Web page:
The long way through Software Craftsmanship

The Senior Software Engineer, Chapter 8

May 28, 2017 - 3 minute read - Comments - bookreadingquotesenior-software-engineeriteration-zeroprocessgreenfield-projectproject-managementtechnical-architecturedefinition

Chapter 8: Bootstrap a Greenfield System

Working on a brand new application can be a lot of fun. There’s no “baggage” from legacy code, no technical debt, and there’s a wonderful feeling of freshness when starting an app from scratch.

(p. 101)

The decisions you make […] can have a lasting impact

(p. 101)

8.1 Overview

When given a greenfield project […] you have two main goals:

  • Make sure everyone involved in the project feels good about the initial direction and decisions being made
  • Establish a location for developers to start contributing code

(p. 102)

Mention of the iteration Zero, that

[…] indicates that no direct business value is going to be delivered initially

(p. 102)

8.2 Understand the problem

You do your company a disservice to build an application you don’t think needs to exist.

To understand why the application should be built, find answers to these questions:

  • What business problems will this application solve?
  • Why is the proposed application the best solutiont o those problems?
  • What other solutions were considered?

(p. 104)

Mentioning the importance of asking why about these problems, also, whether this decided solution is good / the best.

8.3 Understand the System’s Place in the Technical Architecture

Mention of the ‘technical architecture’:

existing applications and existing infrastructure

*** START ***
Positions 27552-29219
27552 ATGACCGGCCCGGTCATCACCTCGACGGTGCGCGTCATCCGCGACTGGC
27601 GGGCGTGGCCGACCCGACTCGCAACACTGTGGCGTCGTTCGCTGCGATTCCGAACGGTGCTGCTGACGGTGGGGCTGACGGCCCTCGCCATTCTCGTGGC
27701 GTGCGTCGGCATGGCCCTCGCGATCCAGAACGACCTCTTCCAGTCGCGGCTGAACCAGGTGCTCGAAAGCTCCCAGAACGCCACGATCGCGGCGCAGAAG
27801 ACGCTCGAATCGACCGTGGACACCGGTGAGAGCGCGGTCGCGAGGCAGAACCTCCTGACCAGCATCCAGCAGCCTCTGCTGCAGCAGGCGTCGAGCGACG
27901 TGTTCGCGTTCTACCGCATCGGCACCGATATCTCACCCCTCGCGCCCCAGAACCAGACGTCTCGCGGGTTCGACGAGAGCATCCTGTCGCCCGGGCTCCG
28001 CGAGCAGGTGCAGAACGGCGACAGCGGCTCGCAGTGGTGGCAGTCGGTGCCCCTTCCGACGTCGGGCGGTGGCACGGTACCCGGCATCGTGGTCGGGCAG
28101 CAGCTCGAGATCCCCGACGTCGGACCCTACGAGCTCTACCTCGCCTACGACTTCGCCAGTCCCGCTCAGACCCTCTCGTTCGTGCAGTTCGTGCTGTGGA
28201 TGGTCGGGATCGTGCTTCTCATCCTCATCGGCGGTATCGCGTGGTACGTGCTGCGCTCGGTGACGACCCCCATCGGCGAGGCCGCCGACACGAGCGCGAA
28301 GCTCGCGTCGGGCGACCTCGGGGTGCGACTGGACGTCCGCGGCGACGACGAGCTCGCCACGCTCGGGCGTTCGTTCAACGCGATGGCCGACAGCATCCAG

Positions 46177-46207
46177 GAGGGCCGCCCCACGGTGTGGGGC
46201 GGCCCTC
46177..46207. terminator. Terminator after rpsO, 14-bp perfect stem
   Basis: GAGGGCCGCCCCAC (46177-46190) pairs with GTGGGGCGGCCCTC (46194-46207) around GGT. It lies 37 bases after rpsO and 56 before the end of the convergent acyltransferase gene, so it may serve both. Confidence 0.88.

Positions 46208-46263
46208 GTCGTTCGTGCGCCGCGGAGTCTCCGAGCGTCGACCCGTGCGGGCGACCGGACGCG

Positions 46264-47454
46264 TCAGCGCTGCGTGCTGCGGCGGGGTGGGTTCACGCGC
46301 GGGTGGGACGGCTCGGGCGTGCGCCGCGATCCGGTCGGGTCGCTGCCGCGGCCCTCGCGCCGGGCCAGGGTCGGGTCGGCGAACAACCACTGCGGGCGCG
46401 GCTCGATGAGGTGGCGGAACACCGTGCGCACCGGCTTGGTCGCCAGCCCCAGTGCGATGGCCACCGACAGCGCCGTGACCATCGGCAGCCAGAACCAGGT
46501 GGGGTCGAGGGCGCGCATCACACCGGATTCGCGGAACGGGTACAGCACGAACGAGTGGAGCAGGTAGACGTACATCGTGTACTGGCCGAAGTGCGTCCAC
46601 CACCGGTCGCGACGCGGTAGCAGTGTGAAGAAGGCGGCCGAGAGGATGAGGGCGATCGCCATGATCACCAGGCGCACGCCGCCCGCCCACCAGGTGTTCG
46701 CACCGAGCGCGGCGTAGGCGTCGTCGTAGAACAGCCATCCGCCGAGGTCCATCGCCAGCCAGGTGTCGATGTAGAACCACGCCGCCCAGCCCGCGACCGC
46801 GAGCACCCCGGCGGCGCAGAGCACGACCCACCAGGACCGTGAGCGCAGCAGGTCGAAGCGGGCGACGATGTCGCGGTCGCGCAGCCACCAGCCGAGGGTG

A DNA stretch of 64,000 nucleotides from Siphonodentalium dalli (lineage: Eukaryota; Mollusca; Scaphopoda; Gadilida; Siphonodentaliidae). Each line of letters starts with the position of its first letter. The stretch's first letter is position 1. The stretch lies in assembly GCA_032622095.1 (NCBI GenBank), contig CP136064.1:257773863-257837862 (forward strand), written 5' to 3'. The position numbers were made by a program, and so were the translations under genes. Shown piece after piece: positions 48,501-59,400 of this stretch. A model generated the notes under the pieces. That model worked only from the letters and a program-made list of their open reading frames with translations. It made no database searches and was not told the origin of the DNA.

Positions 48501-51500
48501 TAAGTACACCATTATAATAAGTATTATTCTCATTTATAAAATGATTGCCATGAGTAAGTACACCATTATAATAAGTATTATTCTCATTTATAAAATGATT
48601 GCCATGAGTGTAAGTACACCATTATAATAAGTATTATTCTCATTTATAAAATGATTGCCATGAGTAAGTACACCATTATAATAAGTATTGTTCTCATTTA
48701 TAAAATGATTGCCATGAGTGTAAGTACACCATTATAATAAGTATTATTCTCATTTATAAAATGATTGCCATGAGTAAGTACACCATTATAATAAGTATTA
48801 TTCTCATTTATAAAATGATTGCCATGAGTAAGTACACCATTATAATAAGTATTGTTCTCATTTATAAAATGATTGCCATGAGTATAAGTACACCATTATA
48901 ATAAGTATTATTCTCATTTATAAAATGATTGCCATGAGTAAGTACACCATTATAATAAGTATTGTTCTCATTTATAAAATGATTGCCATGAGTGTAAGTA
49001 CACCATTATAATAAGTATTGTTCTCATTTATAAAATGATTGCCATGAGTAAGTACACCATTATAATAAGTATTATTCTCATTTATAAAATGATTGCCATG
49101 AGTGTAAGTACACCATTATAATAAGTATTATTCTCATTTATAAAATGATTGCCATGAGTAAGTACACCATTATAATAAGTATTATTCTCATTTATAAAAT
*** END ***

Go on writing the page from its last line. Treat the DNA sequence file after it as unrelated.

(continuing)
(p. 105)

8.4 Choose Technology

Using the Blessed Stack

Be prepared to heavily defend your position if you decide to not use the blessed stack, both to yourself and others. (paraphrased from p. 107)

Using a Different Technology

You must answer the question “Why shouldn’t I use the blessed stack?”

[…]

[…] your first duty is to deliver results.

(p. 108).

Also consider these factors:

  • Fitness for purpose
  • Performance
  • Developer productivity
  • Developer happiness - also called developer experience (DX)

(from p. 108)

8.5 Outline the Application’s Architecture

You want your application to ooze consistency

(p. 111)

you want to establish a “culture of consistency”

(p. 113)

Each developer should be encouraged to establish a convention when they first face the need to have one.

(p. 113)

[…] considering the political impact […] Since it often doesn’t matter what the decision is, making an unpopular decision can be little gain for a lot of trouble.

(p. 114)

8.7 Create a Minimum Deployable System

I like to think of deployment as the physical act of getting the code up in the production environment and launching as the act of allowing users access.

(p. 118)

The difference between deploying and launching. This can be enforced with some techniques to block/allow access, such as enabling/disabling these features or controlling access to said features.

The Senior Software Engineer, Chapter 7 The Senior Software Engineer, Chapter 9

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